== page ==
Steve McMichael actually had a fairly successful football career, playing 14 seasons with three teams. Most notably, Mongo played as a starting defensive tackle for the Chicago Bears, at one point starting 101 games in a row, and was part of the 1985 Super Bowl championship team. He was also a 2-time Pro Bowl selection in 1986 and 1987. After retiring from the NFL, he made some appearances in WWE as part of the Lawrence Taylor-Bam Bam Bigelow feud at WrestleMania XI, and then was hired by WCW to do color commentary for their new Monday night show, Nitro. Eventually, Mongo entered the squared circle as a wrestler, and was immediately granted entry into one of WCW’s most elite factions, the 4 Horsemen. As a Horseman, McMichael won the WCW United States title one time, then saw the stable fall apart in late 1997. Mongo hung around WCW in various feuds, and was one of the first major feuds for Goldberg during his massive undefeated streak. After a brief attempt to re-form the Horsemen didn’t pan out, Mongo retired in 1999. Source:

7. Ron Simmons

It’s incredibly surprising that Ron Simmons didn’t end up as a huge football star. He was a legend at Florida State University, an two-time All-American defensive tackle who was inducted into the College Football Hall of Fame, and is one of only eight people to have his jersey retired by FSU. He had only a brief career in the NFL and USFL, but once football didn’t pan out, he eventually landed in WCW, where he formed a tag team with Butch Reed, known as Doom. After a long and successful run with Reed, Simmons then made headlines by becoming the first black WCW World champion (and only the second black World champion in pro wrestling history, behind Bobo Brazil), defeating Vader in a shocking upset in 1992. After leaving WCW for WWE in the late 90s, Simmons (now known as Faarooq) did not find quite as much personal success, but was the leader of the memorable Nation of Domination faction, and later formed a tag team with Bradshaw that became known as the APA, one of the most popular tag teams of the Attitude Era. Simmons won multiple championships in WCW and WWE, and was inducted into the WWE Hall of Fame in 2012. Source:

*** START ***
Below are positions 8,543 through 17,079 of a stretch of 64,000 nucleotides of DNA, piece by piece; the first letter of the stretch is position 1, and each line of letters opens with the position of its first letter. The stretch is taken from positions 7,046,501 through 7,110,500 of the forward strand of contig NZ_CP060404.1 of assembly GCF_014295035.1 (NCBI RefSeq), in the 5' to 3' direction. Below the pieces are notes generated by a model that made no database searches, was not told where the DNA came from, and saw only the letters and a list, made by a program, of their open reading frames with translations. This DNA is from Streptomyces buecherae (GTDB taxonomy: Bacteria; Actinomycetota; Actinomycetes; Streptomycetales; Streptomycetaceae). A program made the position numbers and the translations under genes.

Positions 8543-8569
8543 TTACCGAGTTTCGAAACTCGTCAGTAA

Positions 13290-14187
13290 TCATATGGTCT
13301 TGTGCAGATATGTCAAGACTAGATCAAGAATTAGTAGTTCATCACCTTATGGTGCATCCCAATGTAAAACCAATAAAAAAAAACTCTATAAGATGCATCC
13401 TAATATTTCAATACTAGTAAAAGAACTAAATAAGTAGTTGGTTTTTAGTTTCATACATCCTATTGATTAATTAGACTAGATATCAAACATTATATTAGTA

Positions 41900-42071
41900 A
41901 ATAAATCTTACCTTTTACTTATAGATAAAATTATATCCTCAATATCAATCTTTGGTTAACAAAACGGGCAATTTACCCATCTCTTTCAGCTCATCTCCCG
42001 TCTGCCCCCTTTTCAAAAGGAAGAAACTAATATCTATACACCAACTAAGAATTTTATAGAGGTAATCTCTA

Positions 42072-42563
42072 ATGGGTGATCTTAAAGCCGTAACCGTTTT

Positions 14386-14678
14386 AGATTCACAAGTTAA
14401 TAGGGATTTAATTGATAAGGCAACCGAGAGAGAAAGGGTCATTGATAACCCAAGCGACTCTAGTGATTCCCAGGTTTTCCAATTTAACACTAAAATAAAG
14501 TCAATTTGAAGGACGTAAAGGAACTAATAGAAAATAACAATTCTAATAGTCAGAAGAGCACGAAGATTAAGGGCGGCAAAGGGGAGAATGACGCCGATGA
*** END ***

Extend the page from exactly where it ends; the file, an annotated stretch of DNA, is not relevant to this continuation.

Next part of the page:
6. Ahmed Johnson

As a football player, Ahmed Johnson had a short and unremarkable career, playing two seasons for the Dallas Cowboys in 1990 and 1991, just before the franchise would go on a run of three Super Bowl titles in four years. At the same time as he was playing in the NFL, Johnson was training on the independent wrestling circuit, which eventually paid off when he made his WWE debut in 1995. Johnson exploded onto the scene by becoming the first man since Lex Luger to body slam the massive Yokozuna before he’d even had a televised match. Johnson followed that up by being part of the winning Survivor Series team in his first Pay Per View match, and continued to rise from their. Within a year he had won the Intercontinental title, and there were serious rumors that he was being prepared for a run with the WWE Championship. Unfortunately, injuries began to mount for Johnson, who spent most of the next several years out of the ring with a variety of ailments. He left WWE in 1998, and after a brief run in WCW, retired from the ring. His wrestling career, though brief, was definitely eventful, and if not for some bad luck, could have been legendary. Source:

5. Lex Luger

Luger’s football career was brief and disappointing. While playing for the University of Miami, he was kicked off the team after trashing a hotel room, and never made it into the NFL. He did play two seasons with the CFL’s Montreal Alouettes, even appearing in the Grey Cup in 1979. After an attempt to catch on with the NFL’s Green Bay Packers failed, Luger gave up on football and was convinced to try pro wrestling, eventually making his way to WCW. Luger was a star from the start, becoming a member of the Four Horsemen and winning the WCW World Title on several occasions. He also had a brief and largely disappointing run in WWE, where he was put into a position as a replacement for the departed Hulk Hogan, but couldn’t get the fans behind him in that role, lost his spot as top star to Bret Hart, and ultimately returned to WCW a few years later. After his retirement from pro wrestling, Luger had reportedly worked backstage with WWE on aspects of the company’s Wellness Policy. In 2007, Luger suffered a nerve impingement which caused him to become paralyzed from the neck down, but fortunately, he slowly regained the ability to walk over the next several years. Source:

4. Roman Reigns